Is there such thing as a guide to happiness? Here are some simple changes that could transform your life. Aristotle said that happiness is the meaning and the purpose of life, the whole aim and end of human existence. Today, examples of just how important happiness is to us are apparent across the world. In Bhutan a happiness index is used to measure national progress, in America the pursuit of happiness is a fundamental right protected by the Declaration of Independence, and in Denmark the government places more emphasis on social capital than generating wealth, contributing to the country’s enviable position as the happiest country in the world. But the unintended consequence of all this focus on happiness is that we become hyper aware about whether we’re happy or not, which paradoxically can make us sad that we aren’t happier. For millennials, who are particularly plugged into this global obsession through social media channels, the problem can be particularly acute. So just how do we cut through all the chatter and get down to the business …
Looking beyond the limitations of where she lives, Alex Karolyi is meeting new challenges with a fresh perspective. Alex Karolyi has some excellent advice for up-and-comers looking to pursue a career in the arts, “you’ve got to stick with it if you really want to be in it.” It would sound like an old trope coming from anyone else, but Karolyi has consistently had to forge new paths throughout her career. Today, what some might perceive as an insurmountable challenge, Karolyi seems to take as a chance to innovate. Getting Started with Shadowpath Karolyi founded Shadowpath in 2002, as an independent theatre company in York Region, just north of Toronto. At the time, she admits she didn’t really know how to make a professional theatre company work in a suburban community. Even with a population of a little over a million residents, the theatre scene in the area is still fledgling, limited both in following and by a handful of expensive venues. For the first few years of Shadowpath’s existence, Karolyi was limited to one …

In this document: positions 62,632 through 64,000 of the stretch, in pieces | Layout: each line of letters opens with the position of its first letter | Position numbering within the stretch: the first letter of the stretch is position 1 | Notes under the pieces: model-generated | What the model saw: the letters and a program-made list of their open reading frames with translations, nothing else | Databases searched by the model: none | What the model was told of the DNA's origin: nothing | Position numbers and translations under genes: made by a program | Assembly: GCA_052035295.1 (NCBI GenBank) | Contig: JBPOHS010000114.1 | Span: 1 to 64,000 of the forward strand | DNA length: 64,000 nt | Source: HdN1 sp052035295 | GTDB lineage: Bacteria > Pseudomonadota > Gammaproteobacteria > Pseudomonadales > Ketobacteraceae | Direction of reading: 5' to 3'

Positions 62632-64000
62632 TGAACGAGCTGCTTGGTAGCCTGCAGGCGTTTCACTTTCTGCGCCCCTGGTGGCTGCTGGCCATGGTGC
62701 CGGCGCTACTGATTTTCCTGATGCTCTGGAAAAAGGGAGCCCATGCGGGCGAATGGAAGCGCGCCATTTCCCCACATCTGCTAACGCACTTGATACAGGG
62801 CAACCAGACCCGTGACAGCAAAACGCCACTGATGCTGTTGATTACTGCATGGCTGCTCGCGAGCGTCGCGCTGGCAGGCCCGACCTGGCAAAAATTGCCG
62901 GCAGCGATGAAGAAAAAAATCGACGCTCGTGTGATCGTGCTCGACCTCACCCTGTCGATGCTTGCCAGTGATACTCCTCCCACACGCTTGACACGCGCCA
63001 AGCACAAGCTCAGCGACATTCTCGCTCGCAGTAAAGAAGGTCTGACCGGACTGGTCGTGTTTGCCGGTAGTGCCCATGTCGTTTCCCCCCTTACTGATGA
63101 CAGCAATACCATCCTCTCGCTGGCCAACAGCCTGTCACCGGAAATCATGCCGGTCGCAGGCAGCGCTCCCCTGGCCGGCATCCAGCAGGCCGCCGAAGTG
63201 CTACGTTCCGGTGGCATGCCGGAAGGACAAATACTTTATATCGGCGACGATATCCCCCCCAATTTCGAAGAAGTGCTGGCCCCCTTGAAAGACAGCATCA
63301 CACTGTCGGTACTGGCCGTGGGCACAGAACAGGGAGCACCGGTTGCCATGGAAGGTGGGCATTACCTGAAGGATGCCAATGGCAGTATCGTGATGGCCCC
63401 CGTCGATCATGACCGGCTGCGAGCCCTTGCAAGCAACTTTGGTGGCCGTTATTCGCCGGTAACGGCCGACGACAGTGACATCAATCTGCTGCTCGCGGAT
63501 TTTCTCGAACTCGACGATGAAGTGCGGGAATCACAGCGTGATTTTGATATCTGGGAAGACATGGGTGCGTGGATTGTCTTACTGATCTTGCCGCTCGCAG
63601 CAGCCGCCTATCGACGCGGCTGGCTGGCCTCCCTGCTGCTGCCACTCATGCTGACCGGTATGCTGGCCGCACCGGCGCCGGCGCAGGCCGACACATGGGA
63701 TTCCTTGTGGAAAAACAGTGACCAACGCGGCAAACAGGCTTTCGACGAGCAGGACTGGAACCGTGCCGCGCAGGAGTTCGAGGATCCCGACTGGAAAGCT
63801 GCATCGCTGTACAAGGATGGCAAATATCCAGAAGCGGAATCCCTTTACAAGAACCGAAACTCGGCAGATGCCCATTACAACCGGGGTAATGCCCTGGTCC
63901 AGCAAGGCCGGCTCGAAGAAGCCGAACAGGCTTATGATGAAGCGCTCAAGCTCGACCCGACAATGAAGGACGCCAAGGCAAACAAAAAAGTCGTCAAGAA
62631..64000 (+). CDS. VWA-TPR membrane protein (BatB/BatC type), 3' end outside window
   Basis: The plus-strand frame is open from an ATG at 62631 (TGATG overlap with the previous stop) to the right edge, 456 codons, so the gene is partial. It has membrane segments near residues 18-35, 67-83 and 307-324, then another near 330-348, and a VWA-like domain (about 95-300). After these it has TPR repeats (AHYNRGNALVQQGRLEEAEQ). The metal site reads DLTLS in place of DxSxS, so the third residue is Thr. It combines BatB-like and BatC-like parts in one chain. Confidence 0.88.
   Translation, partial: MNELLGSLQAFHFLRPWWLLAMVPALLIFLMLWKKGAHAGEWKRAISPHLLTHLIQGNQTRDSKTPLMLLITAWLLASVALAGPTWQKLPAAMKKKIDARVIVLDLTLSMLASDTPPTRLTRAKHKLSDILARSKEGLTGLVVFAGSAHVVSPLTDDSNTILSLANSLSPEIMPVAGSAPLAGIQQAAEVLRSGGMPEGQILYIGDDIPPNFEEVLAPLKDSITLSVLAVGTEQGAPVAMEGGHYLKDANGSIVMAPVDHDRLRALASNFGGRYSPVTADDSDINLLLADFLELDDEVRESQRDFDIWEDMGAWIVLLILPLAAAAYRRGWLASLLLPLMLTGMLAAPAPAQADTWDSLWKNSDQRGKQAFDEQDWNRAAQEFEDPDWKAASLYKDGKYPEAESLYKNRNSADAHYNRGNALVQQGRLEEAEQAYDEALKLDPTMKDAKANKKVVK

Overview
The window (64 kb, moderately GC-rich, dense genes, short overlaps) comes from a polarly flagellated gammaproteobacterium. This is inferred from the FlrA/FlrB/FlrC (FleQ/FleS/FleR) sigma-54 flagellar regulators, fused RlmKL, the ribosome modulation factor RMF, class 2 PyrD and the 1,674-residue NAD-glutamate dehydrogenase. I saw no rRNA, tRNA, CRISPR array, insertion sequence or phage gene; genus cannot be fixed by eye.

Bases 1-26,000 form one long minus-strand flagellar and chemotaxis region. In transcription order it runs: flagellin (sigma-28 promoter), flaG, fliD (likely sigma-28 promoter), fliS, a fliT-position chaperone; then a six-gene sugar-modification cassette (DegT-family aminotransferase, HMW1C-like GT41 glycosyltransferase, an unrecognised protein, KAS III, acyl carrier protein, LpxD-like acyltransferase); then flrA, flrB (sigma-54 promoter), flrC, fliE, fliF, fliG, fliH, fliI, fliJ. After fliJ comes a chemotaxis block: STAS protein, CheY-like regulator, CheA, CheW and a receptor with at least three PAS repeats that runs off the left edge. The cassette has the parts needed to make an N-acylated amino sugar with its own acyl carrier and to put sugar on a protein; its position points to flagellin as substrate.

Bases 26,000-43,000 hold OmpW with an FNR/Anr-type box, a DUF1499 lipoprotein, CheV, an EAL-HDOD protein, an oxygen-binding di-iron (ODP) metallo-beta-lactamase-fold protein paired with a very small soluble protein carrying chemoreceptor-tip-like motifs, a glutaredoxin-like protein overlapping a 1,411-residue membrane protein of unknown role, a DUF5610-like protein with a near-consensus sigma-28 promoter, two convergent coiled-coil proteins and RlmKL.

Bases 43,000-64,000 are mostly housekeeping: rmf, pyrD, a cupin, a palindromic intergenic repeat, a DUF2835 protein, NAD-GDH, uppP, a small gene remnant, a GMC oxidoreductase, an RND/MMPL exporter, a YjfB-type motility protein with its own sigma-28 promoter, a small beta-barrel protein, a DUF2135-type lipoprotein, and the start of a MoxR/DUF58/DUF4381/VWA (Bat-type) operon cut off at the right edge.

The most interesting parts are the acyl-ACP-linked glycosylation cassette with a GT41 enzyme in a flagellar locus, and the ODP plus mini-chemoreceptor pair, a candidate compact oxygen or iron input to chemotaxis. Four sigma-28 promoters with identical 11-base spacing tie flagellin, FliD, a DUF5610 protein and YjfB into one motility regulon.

Charlene Bailey started figure skating at age seven. She spent the majority of her adolescence on the ice. When she wasn’t skating, she was thinking about skating. She remembers drawing sketches of dress designs on scrap pieces of paper. She would plan the skating choreography in her mind, and even pick out the music for the routine.
The idea of spending your days practicing yoga on the beach with the sea breeze blowing in your hair sounds like a life most people could only dream of.
Or perhaps it’s something you plan to do upon retirement, after slaving away at your desk for the next 40 years.
After all, we have bills to pay and a nest egg to build; we’ve all got to do our time, right?
Less than two years ago, Lindsay Adamson led her life by exactly this mentality. She was living in Toronto, Ontario, working seven days a week, and logging 16 to 18-hour days. This was her fourth year living this way, after getting promoted to the role of National Sales Director at a company she had been working with for eight years.
“I missed everything in my friends’ and family’s lives,” she says in an interview with The Reply. “Weddings, showers, birthdays – although I always made it home for Christmas. But I was so addicted to trying to be successful.”
Why are so many organizations struggling with disengagement amongst millennial employees and what will the future of work will look like as millennials become the majority of the workforce?